I'm in South Devon for the long weekend with the parents. It feels a bit funny to be staying down here, now the Biscuit Tin by the Sea is consigned to history. I noticed last year that I see everything differently now my bolt hole is gone and I no longer take what's before my eyes for granted, and this phenomenon seems to be continuing.
Last night, after I'd driven the car to the car park, I walked back to the cottage where we're staying and noticed that I could see further along the coast than I'd ever managed before - past Golden Cap and all the way to Portland Bill.
And the incoming tide was certainly one of the fastest I've seen in years. Due in part, I'm sure, to the new moon.
This is the notorious Shaldon eddy, which forms a couple of hours before high tide.
A little later, while the parents watched sports stuff on telly, I nipped outside the cottage onto the jetty to watch the tide turn.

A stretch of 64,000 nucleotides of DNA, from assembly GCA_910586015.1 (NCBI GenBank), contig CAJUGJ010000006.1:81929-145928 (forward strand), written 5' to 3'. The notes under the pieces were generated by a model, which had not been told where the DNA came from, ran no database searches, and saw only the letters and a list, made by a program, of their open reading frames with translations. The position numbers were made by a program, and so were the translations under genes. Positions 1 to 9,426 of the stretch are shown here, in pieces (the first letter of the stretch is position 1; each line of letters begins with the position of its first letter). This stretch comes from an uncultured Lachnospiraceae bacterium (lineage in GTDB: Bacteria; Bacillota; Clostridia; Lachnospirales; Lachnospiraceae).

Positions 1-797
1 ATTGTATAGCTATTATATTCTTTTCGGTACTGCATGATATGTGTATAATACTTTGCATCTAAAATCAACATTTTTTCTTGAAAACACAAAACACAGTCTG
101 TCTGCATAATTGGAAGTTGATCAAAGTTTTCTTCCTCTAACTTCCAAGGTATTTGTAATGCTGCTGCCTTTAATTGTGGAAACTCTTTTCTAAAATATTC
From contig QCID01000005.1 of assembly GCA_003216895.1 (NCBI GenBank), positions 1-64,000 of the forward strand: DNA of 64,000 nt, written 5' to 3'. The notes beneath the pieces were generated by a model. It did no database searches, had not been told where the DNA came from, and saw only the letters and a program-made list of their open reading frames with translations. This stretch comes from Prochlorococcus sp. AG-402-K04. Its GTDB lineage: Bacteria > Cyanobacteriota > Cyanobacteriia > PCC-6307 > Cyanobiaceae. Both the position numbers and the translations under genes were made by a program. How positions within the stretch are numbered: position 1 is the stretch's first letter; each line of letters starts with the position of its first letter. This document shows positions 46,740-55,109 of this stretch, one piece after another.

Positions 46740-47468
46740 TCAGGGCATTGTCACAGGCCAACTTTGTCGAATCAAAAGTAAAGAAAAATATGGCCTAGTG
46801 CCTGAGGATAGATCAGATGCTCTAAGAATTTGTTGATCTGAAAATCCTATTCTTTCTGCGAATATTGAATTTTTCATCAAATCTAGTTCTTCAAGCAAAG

If anything can be sudden yet stately, it's a ship leaving port on the tide. They remind me of snails, with lit cities on their backs.
Then I spotted the pilot boat on its way out through the estuary. Another ship on the move. This was the height of excitement for seven-year-old me, waiting for the wash to rush up the river beach. Nearly fifty years later, I still feel a thrill.
For a while the two ships seemed to circle each other, as if they were about to engage in a sword fight or a somewhat predatory tango.
Then, one after the other they peeled off and headed south, leaving the harbour empty.